The fifth tip is to check for probate and if the property has ever been subdivided.

“The easiest way to determine if the transaction is a little ‘different’ is to ask the agent what settlement the seller would like,” she suggested.

“It’s always good to know, to make sure your terms of settlement match the sellers…However, if the agent says ‘property will be ready in ***days’ or ‘settlement is expected in approx** *month”. This is a good indication that there is not yet a fixed settlement term, and as such the settlement date may be subject to the registration of the subdivision plan, or subject to the registration of the concession of homologation.

How to save thousands when buying a property:

1. Have your contract reviewed by a professional: Not having the contract reviewed by a professional before signing is a serious mistake, which could cost you thousands of dollars.

Major red flags can be raised when performing a contract review. Illegal building work, incorrect boundaries, faulty construction, coating, water leaks, local council requirements, etc.

2. Take off the rose-coloured glasses: Use your “entrepreneurial spirit” when inspecting the property. The condition the property is in on the day you sign the contract is the condition it will be returned to you upon payment. Your initial inspection is the last time you will see the property, so inspect it carefully. Check – lights, windows, stove, gas appliances, oven, hood, shower, faucets, locks/keys, remotes, air conditioning/heating. If it is broken on the day you sign the contract, it will be broken at the time of settlement – UNLESS you collect it. Ask your donveyancer for an inspection checklist to make sure you don’t miss anything.

3. Check the zoning, location and size of the property you are buying. This is especially important if it is an apartment, some banks will not lend money to a property in a commercial area, or mixed use area, if the type of property you are buying is residential. They may also not lend depending on the size of the apartment, if there are any coating or construction faults, or if it is located in certain areas. The bank lends you money on an asset that it will hold. You must ensure that the property complies with your bank’s lending requirements. Especially if you plan to buy at auction.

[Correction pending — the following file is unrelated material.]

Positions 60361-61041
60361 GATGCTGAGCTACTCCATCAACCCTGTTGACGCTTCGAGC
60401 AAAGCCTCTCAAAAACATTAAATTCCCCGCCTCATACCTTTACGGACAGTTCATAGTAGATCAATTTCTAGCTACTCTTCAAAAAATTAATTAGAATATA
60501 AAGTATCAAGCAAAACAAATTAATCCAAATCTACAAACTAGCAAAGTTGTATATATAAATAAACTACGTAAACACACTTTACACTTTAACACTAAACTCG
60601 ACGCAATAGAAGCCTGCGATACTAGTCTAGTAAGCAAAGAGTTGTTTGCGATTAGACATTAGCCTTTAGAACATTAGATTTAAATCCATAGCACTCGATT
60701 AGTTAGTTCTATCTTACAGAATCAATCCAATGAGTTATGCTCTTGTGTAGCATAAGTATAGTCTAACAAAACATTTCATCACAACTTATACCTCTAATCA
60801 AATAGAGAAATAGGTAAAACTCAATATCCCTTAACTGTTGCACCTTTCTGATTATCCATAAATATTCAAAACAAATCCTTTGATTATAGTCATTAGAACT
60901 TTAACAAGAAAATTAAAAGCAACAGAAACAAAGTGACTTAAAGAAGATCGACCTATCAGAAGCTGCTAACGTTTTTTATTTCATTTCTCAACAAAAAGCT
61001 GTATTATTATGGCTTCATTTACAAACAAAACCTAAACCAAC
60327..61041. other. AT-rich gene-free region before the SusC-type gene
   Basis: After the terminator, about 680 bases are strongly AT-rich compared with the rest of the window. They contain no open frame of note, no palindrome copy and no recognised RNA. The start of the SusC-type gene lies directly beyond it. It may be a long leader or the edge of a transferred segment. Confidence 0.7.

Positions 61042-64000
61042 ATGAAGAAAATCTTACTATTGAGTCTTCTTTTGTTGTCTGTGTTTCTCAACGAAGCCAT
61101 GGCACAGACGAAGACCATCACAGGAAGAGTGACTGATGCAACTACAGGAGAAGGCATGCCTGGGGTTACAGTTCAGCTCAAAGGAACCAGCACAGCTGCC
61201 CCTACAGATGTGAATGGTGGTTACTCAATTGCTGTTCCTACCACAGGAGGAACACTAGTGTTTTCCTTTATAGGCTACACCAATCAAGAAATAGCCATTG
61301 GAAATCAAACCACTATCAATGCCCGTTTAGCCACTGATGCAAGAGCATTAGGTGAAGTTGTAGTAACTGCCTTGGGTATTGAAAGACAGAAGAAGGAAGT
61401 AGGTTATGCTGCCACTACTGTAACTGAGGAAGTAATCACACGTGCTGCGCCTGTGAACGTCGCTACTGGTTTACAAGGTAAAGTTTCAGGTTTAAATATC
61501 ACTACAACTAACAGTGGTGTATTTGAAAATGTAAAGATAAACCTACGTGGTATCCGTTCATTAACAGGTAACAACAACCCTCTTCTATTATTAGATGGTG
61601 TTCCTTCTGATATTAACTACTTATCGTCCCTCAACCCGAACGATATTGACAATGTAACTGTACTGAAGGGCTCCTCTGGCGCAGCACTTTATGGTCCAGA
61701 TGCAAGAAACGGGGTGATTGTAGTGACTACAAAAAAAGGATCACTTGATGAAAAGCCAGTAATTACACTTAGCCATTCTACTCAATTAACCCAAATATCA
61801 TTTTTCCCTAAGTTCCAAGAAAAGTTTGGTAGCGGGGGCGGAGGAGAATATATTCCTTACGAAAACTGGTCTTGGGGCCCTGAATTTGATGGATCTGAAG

4. Know the auction rules. A 10% deposit is due and payable the same day. There is NO cooling off period, you cannot change your mind. The settlement date is negotiated after your win. However, know the suppliers’ requirements – and be flexible. If you use a government deposit system, you may not be able to bid. If you don’t have quite 10% deposit, you may not be able to bid. If you do not have pre-approval in place or have not received confirmation from your broker/banker, you may not be able to bid.

5. If the property is not yet subdivided or subject to probate, it may be a very different transaction, with different timeframes and requirements – know what you are buying. The easiest way to identify if the transaction is a little “different” is to ask the agent what settlement the seller wants. This is always good to know, to make sure your terms of payment match the sellers… However, if the agent says “property will be ready in *** days” or “payment is expected in approximately *** month “. This is a good indication that there is not yet a fixed settlement term and as such the settlement date may be subject to subdivision plan registration or grant registration. of approval.

Source: Kiani Mills

Share.

Comments are closed.